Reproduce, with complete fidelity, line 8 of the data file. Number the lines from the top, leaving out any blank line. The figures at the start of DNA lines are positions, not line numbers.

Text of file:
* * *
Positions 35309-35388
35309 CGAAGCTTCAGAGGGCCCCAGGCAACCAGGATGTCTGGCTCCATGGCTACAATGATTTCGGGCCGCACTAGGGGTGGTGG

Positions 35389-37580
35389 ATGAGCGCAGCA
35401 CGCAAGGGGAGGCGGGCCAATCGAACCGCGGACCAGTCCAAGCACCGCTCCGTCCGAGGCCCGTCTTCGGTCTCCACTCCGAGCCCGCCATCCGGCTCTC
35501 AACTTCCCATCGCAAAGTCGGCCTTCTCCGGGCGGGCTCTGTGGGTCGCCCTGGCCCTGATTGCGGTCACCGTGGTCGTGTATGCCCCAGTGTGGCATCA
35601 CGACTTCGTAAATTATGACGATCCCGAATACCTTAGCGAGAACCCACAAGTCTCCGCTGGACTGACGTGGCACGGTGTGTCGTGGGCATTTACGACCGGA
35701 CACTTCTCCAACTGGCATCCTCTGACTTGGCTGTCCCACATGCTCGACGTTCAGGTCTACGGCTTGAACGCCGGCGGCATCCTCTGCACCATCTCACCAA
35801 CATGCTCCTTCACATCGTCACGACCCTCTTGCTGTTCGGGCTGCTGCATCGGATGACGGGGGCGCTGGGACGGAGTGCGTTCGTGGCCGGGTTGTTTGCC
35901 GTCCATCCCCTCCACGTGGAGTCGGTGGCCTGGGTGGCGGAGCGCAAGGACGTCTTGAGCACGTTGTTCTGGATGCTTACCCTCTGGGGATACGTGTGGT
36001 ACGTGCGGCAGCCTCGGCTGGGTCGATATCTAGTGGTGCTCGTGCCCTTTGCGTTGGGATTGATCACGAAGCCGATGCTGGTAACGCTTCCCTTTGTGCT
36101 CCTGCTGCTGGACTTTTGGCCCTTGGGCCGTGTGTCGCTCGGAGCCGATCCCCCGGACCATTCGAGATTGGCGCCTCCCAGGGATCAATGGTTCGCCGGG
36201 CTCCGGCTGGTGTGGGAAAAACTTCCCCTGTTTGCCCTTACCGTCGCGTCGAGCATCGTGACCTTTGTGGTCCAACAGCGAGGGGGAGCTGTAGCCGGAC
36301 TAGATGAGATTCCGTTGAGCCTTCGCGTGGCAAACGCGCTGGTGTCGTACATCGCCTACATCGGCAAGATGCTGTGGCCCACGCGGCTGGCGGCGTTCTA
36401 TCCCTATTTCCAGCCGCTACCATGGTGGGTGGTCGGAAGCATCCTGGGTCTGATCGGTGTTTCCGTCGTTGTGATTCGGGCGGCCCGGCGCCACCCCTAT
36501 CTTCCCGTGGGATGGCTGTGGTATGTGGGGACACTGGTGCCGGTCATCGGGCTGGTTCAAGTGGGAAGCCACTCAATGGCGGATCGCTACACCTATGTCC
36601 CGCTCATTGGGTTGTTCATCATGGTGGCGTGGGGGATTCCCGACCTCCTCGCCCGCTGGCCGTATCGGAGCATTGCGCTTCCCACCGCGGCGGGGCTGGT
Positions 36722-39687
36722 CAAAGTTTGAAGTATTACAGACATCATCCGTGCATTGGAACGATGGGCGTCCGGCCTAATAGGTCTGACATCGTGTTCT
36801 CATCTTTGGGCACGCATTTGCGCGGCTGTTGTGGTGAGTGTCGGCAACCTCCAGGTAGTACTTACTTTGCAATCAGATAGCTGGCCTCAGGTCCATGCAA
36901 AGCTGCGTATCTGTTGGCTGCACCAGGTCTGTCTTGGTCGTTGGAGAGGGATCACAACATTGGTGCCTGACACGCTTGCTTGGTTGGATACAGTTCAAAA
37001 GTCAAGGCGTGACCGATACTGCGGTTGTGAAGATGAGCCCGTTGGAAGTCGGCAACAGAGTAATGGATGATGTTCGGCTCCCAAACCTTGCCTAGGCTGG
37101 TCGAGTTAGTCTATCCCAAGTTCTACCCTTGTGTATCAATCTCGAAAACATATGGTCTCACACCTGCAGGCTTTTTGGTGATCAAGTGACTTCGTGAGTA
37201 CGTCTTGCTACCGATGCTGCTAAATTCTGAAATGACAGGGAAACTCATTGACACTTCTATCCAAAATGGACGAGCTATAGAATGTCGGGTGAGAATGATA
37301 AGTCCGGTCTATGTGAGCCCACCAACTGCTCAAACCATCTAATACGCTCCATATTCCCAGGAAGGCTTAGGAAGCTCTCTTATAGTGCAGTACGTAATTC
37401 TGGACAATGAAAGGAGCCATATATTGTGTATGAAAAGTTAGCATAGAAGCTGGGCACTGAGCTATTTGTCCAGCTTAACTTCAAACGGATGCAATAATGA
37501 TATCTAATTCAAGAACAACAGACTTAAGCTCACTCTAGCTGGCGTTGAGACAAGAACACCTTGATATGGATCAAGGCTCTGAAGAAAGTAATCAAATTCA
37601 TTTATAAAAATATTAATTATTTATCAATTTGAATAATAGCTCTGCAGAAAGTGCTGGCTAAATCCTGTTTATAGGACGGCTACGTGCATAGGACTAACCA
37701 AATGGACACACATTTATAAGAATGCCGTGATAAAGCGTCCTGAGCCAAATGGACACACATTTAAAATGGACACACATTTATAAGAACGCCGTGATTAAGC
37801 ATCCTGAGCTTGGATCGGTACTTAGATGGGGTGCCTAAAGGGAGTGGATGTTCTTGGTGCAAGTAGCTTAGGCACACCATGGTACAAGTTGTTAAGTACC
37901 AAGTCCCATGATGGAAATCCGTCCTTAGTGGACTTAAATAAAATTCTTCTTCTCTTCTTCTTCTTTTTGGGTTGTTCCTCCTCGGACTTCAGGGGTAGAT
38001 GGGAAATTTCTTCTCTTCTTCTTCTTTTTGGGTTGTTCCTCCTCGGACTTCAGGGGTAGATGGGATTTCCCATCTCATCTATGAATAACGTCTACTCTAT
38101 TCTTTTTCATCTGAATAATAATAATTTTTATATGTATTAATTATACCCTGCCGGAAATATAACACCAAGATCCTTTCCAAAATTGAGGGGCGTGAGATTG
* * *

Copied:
35701 CACTTCTCCAACTGGCATCCTCTGACTTGGCTGTCCCACATGCTCGACGTTCAGGTCTACGGCTTGAACGCCGGCGGCATCCTCTGCACCATCTCACCAA